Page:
Popcorn clouds dot the landscape over the Brazilian cities of Rio de Janeiro and Sao Goncalo in this photograph taken by an astronaut looking down from the International Space Station (ISS). Rio de Janeiro is home to more than 6.5 million people.
Clouds had formed over rural areas and densely populated cities but are noticeably absent above Guanabara Bay, the coastal lagoons, and the ocean due to the mechanisms of cloud formation. Heat from the Sun warms the land surfaces in the area, which then warms the air directly above it. That warm air, and all of its cloud-making water vapor, then rises and condenses into clouds.
Bodies of water, on the other hand, do not change temperature as rapidly; the water remains cooler even during full Sun exposure. The water does not heat up enough to significantly warm the air above it, preventing air from rising to make clouds. This, and many additional climate processes, can be traced to the different average heat capacity of water and land.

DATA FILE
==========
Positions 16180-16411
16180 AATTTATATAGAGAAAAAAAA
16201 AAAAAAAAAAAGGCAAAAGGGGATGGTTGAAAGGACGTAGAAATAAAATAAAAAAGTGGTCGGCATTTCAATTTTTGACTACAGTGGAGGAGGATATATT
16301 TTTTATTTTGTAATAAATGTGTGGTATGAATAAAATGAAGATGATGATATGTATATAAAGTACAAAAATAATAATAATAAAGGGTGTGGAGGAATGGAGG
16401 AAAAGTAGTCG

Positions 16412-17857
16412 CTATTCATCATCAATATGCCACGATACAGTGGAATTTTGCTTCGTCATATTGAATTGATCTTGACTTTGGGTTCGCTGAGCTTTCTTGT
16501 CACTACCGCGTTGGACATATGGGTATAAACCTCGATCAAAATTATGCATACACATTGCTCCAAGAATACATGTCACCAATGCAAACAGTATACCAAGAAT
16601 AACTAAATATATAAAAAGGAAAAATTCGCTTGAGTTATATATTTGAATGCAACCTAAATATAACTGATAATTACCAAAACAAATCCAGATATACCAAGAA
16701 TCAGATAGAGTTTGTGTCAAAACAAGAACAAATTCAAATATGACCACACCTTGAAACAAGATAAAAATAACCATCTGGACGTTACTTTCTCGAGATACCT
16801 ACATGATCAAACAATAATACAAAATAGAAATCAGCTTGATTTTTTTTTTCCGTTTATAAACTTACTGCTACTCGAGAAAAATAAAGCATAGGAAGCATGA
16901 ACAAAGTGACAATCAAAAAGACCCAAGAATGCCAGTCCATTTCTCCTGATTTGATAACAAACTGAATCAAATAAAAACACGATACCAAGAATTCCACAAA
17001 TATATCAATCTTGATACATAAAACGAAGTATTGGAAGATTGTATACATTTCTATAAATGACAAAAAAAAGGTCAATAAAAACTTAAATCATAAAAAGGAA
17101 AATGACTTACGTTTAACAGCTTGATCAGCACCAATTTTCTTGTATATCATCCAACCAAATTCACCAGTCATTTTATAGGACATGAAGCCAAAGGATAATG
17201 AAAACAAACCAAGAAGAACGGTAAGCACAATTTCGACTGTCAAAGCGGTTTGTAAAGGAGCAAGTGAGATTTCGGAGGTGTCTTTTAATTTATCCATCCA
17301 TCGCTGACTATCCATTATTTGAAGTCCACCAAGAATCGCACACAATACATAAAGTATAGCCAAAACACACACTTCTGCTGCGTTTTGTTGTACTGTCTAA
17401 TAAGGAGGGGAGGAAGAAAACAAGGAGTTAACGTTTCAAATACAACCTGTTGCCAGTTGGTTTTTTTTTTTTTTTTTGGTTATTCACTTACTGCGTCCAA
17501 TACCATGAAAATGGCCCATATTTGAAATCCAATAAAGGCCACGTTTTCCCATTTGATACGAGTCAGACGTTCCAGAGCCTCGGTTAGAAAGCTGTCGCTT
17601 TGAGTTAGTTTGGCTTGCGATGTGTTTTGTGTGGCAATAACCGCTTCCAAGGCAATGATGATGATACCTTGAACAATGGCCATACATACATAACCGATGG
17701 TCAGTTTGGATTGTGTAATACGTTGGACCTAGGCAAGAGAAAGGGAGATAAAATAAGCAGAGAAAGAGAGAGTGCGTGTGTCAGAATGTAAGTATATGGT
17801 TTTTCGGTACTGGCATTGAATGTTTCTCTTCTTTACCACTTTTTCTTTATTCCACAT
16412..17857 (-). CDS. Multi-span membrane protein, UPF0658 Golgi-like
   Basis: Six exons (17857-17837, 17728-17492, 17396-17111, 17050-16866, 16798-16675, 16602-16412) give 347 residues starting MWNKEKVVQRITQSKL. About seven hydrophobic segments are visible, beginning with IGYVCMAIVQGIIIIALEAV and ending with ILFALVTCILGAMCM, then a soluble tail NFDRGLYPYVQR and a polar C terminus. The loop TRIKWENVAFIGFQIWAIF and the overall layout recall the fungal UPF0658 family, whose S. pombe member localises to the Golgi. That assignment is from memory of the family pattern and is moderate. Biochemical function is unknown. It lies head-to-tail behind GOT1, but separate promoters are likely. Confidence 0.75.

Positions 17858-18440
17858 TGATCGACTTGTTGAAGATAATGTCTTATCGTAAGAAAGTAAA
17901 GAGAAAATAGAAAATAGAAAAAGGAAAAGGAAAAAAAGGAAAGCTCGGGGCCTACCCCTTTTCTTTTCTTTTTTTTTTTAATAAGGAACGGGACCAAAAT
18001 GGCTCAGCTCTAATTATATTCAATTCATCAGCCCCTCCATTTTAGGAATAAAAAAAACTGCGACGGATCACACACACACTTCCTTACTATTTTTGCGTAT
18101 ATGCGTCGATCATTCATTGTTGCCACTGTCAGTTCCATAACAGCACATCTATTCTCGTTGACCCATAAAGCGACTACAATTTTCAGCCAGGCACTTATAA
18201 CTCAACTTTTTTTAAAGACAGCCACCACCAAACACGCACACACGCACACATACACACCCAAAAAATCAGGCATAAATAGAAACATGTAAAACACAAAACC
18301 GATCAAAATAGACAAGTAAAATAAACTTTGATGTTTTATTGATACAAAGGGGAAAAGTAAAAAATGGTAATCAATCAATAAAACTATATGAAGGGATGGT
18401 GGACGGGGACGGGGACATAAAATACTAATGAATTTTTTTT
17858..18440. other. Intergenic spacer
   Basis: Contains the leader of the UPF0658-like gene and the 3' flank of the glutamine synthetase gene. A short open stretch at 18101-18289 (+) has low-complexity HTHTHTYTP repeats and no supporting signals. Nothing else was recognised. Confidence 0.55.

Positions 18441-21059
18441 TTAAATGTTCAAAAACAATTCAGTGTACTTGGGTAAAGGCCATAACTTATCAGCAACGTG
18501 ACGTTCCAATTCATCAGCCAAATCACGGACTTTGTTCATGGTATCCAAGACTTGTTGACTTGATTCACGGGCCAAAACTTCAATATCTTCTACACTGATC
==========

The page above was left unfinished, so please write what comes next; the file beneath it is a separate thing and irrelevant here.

The cloudless window over Guanabara Bay allows for a view of its largest island, Governador Island. A sharp boundary separates the telltale shapes the runways of Rio de Janeiro-Galeao International Airport's and the densely populated eastern half of the island. The famed beaches of the area, such as Copacabana, line the Atlantic shore.
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